• Safety Issues. Association of Energy Services Companies (AESC).
    • Use of Anchors and Guywires
    • Use of Compressed Gas Cylinders
    • Crane Operation
    • Proper Electrical Safety (including hot sticks)
    • Hot Work
    • Fall Protection Systems
    • H2S - Hydrogen Sulfide
    • Respirator Usage
    • Use of wooden, metal and plastic (fiberglass) portable ladders
    • Scaffolding
    • Vehicle Operation
Fig. 4. H2S metal fatigue

Fig. 4. H2S metal fatigue

Metal fatigue, including hydrogen embrittlement or sulfide stress cracking, can result in a release of hydrogen sulfide gas.

Potential Hazard:

  • Being exposed to Hydrogen Sulfide.
  • Getting Injured due to equipment failure.

Possible Solutions:

  • Select materials in accordance with the MR0175/ISO15156 criteria for H2S service.
    • MR 0175C, Metals for Sulfide Stress Cracking and Stress Corrosion Cracking Resistance in Sour Oilfield Environments. National Association of Corrosion Engineers (NACE), (2003, December) [Also ISO 15156, Petroleum and natural gas industries-Materials for use in H2S containing environments in oil and gas production, International Standards Organization (ISO)].
  • Treat drilling fluids to chemically reduce corrosion failures.

It is possible for hydrogen sulfide gas to accumulate in any low or enclosed area, such as a gas venting system, mud system, cellars, pits, and tanks.

Potential Hazard:

  • Being exposed to Hydrogen Sulfide.

Possible Solutions:

  • Provide adequate ventilation for the removal of any accumulation of H2S.
  • Implement effective confined space entry program.

Additional guidance materials are available from:

  • RP 49, Recommended Practice for Drilling and Well Servicing Operations Involving Hydrogen Sulfide. American Petroleum Institute (API), (2007, March). Includes well drilling, completion, servicing, workover, downhole maintenance, and plug and abandonment procedures conducted with hydrogen sulfide present in the fluids being handled.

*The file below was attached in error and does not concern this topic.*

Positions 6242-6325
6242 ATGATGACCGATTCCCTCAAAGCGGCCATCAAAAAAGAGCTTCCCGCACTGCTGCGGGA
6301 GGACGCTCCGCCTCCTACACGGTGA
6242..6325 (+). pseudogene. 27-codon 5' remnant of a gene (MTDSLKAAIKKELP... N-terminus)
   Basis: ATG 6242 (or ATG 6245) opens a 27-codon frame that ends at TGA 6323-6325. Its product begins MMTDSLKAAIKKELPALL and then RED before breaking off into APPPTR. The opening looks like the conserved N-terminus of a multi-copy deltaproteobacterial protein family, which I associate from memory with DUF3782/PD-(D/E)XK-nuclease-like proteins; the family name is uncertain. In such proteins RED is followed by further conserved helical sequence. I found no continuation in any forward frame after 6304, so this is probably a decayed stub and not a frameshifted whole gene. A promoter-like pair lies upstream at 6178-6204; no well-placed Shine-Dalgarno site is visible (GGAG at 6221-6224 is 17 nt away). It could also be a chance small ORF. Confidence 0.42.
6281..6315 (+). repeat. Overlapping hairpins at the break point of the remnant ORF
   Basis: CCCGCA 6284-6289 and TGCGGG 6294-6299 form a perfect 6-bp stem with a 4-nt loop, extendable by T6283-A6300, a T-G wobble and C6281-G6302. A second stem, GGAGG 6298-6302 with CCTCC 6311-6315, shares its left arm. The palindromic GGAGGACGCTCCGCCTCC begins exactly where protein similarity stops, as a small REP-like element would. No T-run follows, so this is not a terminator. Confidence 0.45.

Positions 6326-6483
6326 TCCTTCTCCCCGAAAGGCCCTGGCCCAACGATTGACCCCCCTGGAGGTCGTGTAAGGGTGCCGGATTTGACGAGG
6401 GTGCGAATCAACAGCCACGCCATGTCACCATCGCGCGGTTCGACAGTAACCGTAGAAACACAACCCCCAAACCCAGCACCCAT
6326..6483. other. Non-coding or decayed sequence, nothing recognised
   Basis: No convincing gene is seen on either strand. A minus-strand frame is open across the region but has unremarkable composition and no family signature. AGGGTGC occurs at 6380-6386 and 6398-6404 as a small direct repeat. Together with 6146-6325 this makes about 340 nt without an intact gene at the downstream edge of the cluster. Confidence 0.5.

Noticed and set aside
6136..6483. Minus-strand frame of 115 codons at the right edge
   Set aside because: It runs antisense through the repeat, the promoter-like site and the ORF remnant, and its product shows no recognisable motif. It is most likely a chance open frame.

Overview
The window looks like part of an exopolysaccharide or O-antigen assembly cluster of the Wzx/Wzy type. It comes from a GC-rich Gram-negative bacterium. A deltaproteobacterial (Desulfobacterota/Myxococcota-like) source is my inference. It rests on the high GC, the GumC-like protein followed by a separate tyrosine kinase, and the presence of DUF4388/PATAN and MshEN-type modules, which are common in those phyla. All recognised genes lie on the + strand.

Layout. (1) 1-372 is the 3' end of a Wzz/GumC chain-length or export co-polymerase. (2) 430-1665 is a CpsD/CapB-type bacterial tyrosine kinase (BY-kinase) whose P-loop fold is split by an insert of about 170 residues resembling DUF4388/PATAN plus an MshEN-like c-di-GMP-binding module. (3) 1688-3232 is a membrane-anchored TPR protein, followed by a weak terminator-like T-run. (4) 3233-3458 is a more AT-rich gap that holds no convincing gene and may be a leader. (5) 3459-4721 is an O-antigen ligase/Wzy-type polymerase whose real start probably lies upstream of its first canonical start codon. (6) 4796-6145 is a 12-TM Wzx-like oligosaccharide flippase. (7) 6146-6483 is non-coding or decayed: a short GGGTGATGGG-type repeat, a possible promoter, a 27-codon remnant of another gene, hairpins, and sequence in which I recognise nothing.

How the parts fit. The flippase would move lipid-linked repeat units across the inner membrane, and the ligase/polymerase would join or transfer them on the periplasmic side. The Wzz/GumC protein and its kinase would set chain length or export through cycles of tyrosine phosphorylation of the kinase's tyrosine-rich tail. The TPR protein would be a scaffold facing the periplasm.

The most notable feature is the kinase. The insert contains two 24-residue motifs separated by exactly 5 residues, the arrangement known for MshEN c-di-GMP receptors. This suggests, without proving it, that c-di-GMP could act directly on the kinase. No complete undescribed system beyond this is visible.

• Spec 6A, Specification for Wellhead and Christmas Tree Equipment (includes Errata 3 dated June 2006). 19th Edition. (2004, July). [Also ISO10423:2003] Specifies requirements and gives recommendations for the performance, dimensional and functional interchangeability, design, materials, testing, inspection, welding, marking, handling, storing, shipment and purchasing, of wellhead and christmas tree equipment for use in the petroleum and natural gas industries.
    • Spec 6A 718, Specification of Nickel Base Alloy 718 (UNS N07718) for Oil and Gas Drilling and Production Equipment (includes Addendum dated March 2006). 1st Edition. (2004, March). Provides specification requirements for Nickel Base Alloy 718 (UNS N07718) that are intended to supplement the existing requirements of API Spec 6A and ISO 10423. These additional specification requirements include detailed process control requirements and detailed testing requirements.
    • For additional information, see the API website.
  • Safety Issues. Association of Energy Services Companies (AESC).
    • Use of Anchors and Guywires
    • Use of Compressed Gas Cylinders
    • Crane Operation
    • Proper Electrical Safety (including hot sticks)
    • Hot Work
    • Fall Protection Systems
    • H2S - Hydrogen Sulfide
    • Respirator Usage
    • Use of wooden, metal and plastic (fiberglass) portable ladders.
    • Scaffolding
    • Vehicle Operation
  • MR 0175, Metals for Sulfide Stress Cracking and Stress Corrosion Cracking Resistance in Sour Oilfield Environments. National Association of Corrosion Engineers (NACE), (2003, December) [Also ISO 15156, Petroleum and natural gas industries—Materials for use in H2S containing environments in oil and gas production, International Standards Organization (ISO)].
  • Accident Prevention Guide. International Association of Drilling Contractors (IADC).
  • Respiratory protection as it relates to oil fields. OSHA Standard Interpretation, (1993, April 14).